This is exactly what C. S. Lewis meant when he commented that "it is the glory of science to progress". It was kind of a snarky comment, but hardly anyone picked up on it.

This post reminded me of one of the big themes of Feser's "The Last Superstition". Namely, that the modern world believes that the metaphysics of Aristotle and Aquinas are outmoded, having been refuted centuries ago. Actually, the only thing outmoded about Aristotle and Aquinas is their science - their metaphysical arguments are still as solid as ever. As Feser points out, A&A often gave examples to illustrate metaphysical points which drew on outmoded scientific notions of their day - but the same metaphysical points can still be made just as well using examples from modern science.

In short, in their exclusive concentration on scientific developments, moderns in general have become too stupid to even understand what metaphysics is. Which is why you see the pathetic spectacle of people like Dawkins and Dennett constantly making the category error of trying to refute metaphysical arguments by appealing to scientific findings - and what is worse, imagining that they have succeeded brilliantly!

10/16/2009 10:28:00 AM  
Blogger Van said...

Warren said "As Feser points out, A&A often gave examples to illustrate metaphysical points which drew on outmoded scientific notions of their day - but the same metaphysical points can still be made just as well using examples from modern science."

Yep, good point, same as Gagdad's Ice Age ref... the fingers that point towards the moon, are neither the moon nor the point.

10/16/2009 10:36:00 AM  
Blogger mushroom said...

Van's right about the dogs. They are much more hardwired -- though they still have some development after birth, it's a development of inborn traits. A pedigreed fox hound is easy to train to run foxes, slightly more difficult to train after coyotes, very difficult to train to tree coons (don't panic), probably next to impossible to train to herd cows. One of the working shepherd breeds that haven't been ruined by show breeding, on the other hand, is going to herd something given half a chance. Mongrels -- like the dog I currently have -- are less specialized. There's actually a breed called the Mountain Cur that is bred as more of a generalist.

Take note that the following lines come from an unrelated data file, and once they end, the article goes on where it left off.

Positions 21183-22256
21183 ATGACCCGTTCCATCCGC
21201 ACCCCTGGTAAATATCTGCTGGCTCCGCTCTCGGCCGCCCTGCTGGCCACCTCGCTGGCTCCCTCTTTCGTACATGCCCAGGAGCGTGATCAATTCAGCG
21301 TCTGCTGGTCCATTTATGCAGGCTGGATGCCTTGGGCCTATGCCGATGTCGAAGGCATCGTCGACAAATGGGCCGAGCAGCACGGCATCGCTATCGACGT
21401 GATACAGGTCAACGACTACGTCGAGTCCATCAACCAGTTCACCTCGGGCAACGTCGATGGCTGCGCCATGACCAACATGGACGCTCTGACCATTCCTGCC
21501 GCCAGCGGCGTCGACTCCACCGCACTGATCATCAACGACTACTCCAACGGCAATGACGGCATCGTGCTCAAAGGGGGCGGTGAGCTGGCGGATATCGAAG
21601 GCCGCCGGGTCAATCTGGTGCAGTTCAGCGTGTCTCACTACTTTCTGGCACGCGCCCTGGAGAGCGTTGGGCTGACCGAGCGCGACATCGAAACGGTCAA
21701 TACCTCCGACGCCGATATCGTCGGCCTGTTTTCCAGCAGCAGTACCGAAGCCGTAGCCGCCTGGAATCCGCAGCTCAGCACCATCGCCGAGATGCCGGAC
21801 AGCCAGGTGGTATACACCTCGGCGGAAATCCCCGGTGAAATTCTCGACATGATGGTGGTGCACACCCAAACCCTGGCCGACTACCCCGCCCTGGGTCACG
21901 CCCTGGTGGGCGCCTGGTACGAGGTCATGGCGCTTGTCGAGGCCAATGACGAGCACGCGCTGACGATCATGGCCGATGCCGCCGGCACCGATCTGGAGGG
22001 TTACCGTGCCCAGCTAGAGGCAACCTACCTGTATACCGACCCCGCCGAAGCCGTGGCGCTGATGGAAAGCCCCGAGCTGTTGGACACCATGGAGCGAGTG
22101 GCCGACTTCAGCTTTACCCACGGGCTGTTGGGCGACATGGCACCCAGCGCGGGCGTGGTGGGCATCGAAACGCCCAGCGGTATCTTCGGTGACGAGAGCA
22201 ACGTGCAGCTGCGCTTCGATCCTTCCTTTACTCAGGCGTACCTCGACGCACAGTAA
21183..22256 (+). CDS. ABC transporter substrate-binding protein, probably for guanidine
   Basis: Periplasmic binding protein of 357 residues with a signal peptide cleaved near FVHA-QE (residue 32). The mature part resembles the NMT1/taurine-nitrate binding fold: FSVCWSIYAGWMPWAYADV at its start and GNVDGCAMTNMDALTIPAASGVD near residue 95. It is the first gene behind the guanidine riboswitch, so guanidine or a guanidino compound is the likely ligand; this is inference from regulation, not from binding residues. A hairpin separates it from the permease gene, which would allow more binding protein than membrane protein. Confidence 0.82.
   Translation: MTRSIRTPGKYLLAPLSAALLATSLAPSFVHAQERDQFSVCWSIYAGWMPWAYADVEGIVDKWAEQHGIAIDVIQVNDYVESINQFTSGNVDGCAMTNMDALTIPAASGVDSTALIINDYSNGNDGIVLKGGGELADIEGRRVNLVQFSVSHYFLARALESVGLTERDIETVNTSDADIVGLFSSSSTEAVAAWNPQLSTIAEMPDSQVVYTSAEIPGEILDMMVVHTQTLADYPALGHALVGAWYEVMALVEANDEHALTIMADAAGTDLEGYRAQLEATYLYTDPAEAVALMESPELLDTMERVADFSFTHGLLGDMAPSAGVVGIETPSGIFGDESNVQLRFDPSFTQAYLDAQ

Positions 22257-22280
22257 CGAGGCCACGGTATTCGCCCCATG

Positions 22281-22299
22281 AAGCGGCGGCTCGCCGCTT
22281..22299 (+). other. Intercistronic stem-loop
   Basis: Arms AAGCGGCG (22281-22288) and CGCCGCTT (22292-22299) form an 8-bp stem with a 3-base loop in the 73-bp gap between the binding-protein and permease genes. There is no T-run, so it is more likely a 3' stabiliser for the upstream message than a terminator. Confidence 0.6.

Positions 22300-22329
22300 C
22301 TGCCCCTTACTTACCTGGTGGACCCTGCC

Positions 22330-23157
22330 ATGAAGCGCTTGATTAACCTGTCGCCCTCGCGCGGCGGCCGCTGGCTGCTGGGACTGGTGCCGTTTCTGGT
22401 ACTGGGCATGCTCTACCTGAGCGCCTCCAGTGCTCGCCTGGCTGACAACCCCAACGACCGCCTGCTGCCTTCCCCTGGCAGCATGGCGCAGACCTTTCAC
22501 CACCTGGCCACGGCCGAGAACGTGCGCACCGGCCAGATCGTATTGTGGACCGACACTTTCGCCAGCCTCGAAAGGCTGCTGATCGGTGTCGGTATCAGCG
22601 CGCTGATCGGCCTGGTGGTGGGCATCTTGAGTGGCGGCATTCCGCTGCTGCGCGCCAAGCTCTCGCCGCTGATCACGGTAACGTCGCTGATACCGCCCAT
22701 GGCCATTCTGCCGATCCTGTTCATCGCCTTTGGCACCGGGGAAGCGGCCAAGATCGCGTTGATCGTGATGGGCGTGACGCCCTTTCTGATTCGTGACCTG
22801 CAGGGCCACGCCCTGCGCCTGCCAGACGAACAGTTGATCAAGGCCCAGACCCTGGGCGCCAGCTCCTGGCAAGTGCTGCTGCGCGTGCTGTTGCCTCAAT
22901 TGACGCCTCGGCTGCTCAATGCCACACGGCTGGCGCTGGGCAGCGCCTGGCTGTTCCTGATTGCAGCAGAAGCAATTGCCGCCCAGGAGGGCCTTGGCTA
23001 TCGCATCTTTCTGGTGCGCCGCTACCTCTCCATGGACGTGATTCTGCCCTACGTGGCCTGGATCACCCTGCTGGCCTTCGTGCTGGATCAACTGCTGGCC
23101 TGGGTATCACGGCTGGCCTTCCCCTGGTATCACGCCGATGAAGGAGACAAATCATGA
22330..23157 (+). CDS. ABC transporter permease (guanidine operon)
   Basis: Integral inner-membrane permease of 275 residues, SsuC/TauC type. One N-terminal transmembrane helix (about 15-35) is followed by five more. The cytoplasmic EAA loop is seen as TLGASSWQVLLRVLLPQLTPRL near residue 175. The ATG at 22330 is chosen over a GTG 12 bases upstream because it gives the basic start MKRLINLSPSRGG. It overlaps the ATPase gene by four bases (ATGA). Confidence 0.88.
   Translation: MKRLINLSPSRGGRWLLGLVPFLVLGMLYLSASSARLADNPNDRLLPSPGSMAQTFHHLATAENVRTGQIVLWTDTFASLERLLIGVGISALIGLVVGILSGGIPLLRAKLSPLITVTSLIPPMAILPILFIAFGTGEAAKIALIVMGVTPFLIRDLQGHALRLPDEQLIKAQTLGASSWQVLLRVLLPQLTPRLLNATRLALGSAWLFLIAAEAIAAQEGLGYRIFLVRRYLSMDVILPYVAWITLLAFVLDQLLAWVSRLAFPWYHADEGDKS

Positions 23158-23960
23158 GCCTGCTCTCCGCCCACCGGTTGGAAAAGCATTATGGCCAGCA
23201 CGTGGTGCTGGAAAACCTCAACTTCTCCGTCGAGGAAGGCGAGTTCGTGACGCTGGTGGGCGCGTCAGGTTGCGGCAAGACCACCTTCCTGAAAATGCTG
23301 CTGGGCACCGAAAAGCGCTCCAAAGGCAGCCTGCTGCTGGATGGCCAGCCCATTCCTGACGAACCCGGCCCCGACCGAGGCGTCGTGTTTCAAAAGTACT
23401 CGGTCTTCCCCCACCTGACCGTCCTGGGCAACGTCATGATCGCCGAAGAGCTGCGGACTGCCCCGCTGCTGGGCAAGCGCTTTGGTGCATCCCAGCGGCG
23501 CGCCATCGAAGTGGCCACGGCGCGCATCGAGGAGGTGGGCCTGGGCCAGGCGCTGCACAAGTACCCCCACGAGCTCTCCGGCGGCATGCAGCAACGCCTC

The canine most like us -- in my opinion -- is the coyote. And coyote parents seem to take the pups out and teach them the nuances of hunting.

10/16/2009 11:17:00 AM  
Blogger Northern Bandit said...

Speaking of dogs, a most amazing experiment involved selecting puppies (forget which dog breed) based on their aggressiveness. After about 7-8 generations of this the dogs began to literally change back into coyotes -- their appearance changed dramatically. Some micro-evolutionary voodoo in play there.

10/16/2009 11:49:00 AM  
Blogger Ricky Raccoon said...

NB, I believe that experiment was conducted at the Kennedy campus.

jus kidding!

10/16/2009 12:05:00 PM  
Blogger Anna said...

Once I became aware of the historical chain of Darwin, Dewey, and Woodrow Wilson, I stopped seeing relativism as innocent probing and curiosity. When you take it out and pull off the hood, it is so malignant as to lose all sense of philosophical agnosticism. It is a very violent philosophy with violent implications. When people don't take a closer look, these philosophies have a way of influencing them - causing despair, a sense of powerlessness, confusion, cognitive and moral dissonance, etc... Just one closer look would show what a violence they do and one is shocked and appalled. But they (the false philosophies) stay hidden in an the unconscious murk zone like a seething, ambiguous beast trying to appear meek, tucked under a deep hood, receded in the shadows.

10/16/2009 04:14:00 PM  
Blogger Anna said...

The first (cohesive, conscious) tip off was reading Dewey earlier this year (last spring?) while looking into the origins of public education. I remember staring at the computer screen with jaw-drops that would last about ten minutes each. Okay, maybe only four minutes, or something, but quite extended moments. I had found essays by Dewey online. I didn't even begin by looking him up, just the history of public, (tax-supported) education in the US. Then I think came Wilson's contribution.

10/16/2009 04:33:00 PM  
Blogger Anna said...

Aha... It probably started with discussions here at OC (combined with other probings, books on tap at the time, etc...) An article of great initial impact was given in a comment by Van: "Who Killed Excellence" by Samuel L. Blumenfeld in 1985.

http://www.hillsdale.edu/news/imprimis/archive/issue.asp?year=1985&month=09